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Bone mineral density in the femur and lumbar vertebrae decreases after twelve weeks of diabetes in spontaneously diabetic-prone BB/Worcester rats.

Authors
  • Waud, C E
  • Marks, S C Jr
  • Lew, R
  • Baran, D T
Type
Published Article
Journal
Calcified tissue international
Publication Date
Mar 01, 1994
Volume
54
Issue
3
Pages
237–240
Identifiers
PMID: 8055373
Source
Medline
License
Unknown

Abstract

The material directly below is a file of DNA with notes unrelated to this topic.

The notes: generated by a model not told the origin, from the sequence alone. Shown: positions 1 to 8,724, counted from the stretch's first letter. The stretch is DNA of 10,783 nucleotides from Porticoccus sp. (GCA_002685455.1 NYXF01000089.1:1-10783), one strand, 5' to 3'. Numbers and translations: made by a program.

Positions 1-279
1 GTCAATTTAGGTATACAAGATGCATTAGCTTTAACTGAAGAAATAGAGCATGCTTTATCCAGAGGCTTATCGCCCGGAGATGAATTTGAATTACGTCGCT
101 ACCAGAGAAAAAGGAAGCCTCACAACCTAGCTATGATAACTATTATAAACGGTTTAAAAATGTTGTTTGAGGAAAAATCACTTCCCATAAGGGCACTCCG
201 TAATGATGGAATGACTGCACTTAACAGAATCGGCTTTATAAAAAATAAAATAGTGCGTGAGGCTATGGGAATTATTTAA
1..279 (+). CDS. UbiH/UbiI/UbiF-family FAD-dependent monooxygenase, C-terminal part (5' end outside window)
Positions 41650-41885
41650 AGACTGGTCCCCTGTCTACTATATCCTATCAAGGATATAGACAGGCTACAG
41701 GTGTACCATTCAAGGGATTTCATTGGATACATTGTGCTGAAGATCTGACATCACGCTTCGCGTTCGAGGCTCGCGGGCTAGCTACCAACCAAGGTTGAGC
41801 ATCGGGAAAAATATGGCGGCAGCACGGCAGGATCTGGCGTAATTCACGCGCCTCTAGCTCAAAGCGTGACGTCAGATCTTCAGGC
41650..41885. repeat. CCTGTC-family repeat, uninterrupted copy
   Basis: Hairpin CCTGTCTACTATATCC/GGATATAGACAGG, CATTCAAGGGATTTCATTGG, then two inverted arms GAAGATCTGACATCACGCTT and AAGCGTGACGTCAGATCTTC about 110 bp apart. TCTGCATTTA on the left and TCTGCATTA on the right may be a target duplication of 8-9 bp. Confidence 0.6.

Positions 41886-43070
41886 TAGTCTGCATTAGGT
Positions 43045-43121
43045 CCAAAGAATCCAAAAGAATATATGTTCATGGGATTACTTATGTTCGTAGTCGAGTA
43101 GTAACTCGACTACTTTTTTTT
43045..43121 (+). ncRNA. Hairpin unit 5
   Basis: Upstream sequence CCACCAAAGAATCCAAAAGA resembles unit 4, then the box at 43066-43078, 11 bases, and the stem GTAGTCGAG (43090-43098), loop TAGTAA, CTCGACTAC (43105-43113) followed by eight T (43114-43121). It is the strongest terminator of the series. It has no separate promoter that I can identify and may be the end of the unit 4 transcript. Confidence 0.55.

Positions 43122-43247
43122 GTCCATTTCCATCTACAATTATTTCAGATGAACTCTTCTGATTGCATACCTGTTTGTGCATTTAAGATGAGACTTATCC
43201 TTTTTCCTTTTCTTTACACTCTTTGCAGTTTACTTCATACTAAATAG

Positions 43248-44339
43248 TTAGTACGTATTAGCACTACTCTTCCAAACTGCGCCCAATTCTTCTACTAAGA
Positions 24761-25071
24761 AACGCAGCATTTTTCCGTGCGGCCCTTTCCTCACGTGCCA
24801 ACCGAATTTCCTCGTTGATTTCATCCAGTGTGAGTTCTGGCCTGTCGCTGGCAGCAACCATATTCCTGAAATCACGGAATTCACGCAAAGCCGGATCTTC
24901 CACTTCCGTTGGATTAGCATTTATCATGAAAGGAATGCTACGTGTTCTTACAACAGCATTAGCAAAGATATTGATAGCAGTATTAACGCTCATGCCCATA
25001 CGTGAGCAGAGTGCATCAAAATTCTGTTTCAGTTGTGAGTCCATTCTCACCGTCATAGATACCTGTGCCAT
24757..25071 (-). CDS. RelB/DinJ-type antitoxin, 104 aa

The accumulated data indicate that bone mineral density (BMD) is decreased in humans with insulin-dependent diabetes mellitus. The purpose of this study was to prospectively determine sequential lumbar and femoral BMD utilizing dual energy X-ray absorptiometry in rats that spontaneously become diabetic to determine if weight and blood glucose control would prevent the diabetes-related bone mass changes. BMD of the lumbar spine and femur was measured prior to the onset of diabetes and at 3-week intervals after the diagnosis of diabetes for 12 weeks in 14 diabetes-prone BB/Wor rats (DP) and eight diabetes-resistant BB/Wor control rats (DR). At 12 weeks, the lumbar (0.238 +/- 0.013 vs 0.262 +/- 0.007 g/cm2, P < 0.001) and femoral (0.313 +/- 0.013 vs 0.343 +/- 0.013 g/cm2, P < 0.001) BMD were significantly lower in the DP rats despite significantly greater body weights (387 +/- 26 vs 329 +/- 46 g, P < 0.001) and plasma glucose levels of only 178 mg/dl. There was no difference in plasma values of calcium, phosphorus, osteocalcin, or tartrate-resistant acid phosphatase between groups or differences in osteoblast numbers in histologic sections. There was a significant (P < 0.001) decrease in plasma creatinine in the diabetic animals. The results indicate that in this animal model of type I diabetes, spine and femoral BMD do not increase comparable to control despite weight and blood glucose control. This would suggest that the diabetic condition itself affects bone mass in the absence of weight loss and poor blood glucose control.

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